Attachment to Place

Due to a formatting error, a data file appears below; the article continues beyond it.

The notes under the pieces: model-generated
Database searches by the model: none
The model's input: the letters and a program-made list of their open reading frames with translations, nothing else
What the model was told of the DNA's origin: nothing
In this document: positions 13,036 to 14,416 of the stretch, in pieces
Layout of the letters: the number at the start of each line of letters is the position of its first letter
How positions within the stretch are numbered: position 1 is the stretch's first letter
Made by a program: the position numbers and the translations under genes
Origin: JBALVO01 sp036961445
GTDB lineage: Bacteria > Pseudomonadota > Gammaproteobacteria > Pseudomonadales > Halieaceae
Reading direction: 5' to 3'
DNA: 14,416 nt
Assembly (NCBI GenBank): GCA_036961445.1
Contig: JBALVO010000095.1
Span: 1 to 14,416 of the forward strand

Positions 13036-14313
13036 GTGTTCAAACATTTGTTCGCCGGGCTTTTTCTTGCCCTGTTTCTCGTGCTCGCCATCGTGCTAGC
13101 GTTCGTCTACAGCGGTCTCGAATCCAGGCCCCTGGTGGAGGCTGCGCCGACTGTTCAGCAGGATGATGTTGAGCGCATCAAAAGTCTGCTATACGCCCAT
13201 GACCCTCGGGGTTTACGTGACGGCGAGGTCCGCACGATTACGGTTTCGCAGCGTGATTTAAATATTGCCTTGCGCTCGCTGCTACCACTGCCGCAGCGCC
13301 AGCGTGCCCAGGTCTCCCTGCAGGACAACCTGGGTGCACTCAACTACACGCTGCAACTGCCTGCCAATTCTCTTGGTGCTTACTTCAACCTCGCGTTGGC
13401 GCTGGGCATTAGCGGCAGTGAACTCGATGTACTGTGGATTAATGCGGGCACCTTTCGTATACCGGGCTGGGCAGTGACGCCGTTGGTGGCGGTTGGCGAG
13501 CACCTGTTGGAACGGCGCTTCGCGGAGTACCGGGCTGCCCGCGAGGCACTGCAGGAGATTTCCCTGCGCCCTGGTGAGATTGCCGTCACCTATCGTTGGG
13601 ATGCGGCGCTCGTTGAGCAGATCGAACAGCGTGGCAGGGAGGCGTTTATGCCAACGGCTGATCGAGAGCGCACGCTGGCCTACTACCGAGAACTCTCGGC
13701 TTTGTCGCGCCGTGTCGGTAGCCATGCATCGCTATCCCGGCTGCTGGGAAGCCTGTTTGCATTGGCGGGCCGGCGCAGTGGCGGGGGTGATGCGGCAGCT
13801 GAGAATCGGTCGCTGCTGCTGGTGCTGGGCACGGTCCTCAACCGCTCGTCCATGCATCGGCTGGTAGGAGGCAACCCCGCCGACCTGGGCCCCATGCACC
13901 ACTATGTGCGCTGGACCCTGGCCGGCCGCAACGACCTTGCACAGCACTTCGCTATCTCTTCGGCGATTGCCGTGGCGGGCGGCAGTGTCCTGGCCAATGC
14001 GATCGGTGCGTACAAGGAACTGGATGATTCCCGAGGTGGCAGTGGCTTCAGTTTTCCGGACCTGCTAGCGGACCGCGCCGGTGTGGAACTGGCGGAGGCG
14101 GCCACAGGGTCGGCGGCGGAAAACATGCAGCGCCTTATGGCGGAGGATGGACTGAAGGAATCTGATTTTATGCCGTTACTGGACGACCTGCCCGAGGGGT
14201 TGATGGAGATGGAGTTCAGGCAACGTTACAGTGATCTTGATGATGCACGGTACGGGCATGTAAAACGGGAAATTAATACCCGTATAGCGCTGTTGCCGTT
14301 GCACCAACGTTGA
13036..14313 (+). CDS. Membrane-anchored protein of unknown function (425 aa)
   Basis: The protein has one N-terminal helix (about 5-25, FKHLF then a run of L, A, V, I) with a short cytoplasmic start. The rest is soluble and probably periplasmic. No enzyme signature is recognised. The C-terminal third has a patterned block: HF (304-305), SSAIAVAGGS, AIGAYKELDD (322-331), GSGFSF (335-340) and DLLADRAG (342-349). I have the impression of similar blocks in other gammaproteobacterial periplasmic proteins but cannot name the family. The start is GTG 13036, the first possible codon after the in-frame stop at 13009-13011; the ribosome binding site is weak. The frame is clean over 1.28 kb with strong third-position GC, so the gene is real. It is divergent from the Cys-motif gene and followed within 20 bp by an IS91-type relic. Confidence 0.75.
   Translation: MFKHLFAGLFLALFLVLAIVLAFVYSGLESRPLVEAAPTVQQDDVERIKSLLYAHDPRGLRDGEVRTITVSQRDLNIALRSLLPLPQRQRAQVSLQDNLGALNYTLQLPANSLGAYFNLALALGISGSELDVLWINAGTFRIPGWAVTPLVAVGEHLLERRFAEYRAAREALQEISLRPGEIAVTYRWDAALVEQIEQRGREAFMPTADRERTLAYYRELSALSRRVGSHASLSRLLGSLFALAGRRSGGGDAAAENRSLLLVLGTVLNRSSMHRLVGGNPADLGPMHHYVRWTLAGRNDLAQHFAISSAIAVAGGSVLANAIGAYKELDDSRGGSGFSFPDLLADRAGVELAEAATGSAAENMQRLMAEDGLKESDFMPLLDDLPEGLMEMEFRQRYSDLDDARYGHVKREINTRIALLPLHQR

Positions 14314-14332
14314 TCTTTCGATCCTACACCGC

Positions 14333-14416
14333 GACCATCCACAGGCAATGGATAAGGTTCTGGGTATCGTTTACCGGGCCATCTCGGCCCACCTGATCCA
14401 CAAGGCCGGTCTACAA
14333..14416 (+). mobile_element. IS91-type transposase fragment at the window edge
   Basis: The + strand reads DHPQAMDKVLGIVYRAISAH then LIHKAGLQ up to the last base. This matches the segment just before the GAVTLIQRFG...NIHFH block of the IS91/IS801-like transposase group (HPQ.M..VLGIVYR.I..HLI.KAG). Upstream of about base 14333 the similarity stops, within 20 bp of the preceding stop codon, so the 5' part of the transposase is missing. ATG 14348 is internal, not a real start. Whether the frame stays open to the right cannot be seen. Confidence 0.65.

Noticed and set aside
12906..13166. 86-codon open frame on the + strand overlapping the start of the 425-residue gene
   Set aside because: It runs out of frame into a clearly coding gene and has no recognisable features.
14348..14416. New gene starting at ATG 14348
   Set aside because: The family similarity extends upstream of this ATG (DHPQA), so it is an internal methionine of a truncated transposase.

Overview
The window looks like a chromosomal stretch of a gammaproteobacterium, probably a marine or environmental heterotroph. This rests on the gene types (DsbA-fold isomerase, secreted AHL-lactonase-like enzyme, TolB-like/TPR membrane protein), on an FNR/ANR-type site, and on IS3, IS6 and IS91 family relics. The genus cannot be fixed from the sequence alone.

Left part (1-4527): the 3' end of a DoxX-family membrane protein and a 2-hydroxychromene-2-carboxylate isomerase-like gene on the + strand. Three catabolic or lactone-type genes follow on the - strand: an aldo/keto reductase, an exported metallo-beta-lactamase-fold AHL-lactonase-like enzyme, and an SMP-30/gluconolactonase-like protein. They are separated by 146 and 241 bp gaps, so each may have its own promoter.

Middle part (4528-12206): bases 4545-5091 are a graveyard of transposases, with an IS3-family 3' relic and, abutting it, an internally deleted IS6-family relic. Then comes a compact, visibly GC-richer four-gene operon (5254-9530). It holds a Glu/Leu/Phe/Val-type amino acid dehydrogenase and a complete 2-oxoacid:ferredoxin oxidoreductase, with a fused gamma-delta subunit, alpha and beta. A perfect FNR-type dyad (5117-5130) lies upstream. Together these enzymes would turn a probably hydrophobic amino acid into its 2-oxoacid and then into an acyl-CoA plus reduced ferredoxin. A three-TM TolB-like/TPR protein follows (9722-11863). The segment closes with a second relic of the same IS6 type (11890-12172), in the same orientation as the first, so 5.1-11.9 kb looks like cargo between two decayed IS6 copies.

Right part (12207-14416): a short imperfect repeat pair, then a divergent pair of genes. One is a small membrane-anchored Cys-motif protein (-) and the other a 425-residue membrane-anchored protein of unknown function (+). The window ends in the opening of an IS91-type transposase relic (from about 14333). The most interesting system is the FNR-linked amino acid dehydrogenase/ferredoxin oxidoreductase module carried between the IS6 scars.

Interest in attachment to place was not confined to natural hazards research. Cognitive mapping studies had repeatedly shown the significance of attachment to place by revealing the way in which the home and the home neighborhood served as anchoring points in patterns of spatial knowledge and activity. Attention to attachment to place was also an important point of convergence for the cognitive science and humanistic streams of behavioral geography, in particular by encouraging researchers to explore the emotional content of place, including issues involving belonging, identity, security, and sense of self. This led, in turn, to several wider elements of rethinking that had profound implications not just for behavioral geography but also for human geography as a whole. First, it produced a reappraisal of 'place' at a time when attention to that concept ran counter to the dominant wisdom imparted by the rise of spatial science. Second, it led to the revalorization of two concepts that had dwindled in importance in geographical research: 'landscape', an ambiguous notion originally derived from art that an earlier generation had rejected as a unit of geographical analysis in favor of 'region'; and 'territoriality', a term with little currency outside political geography.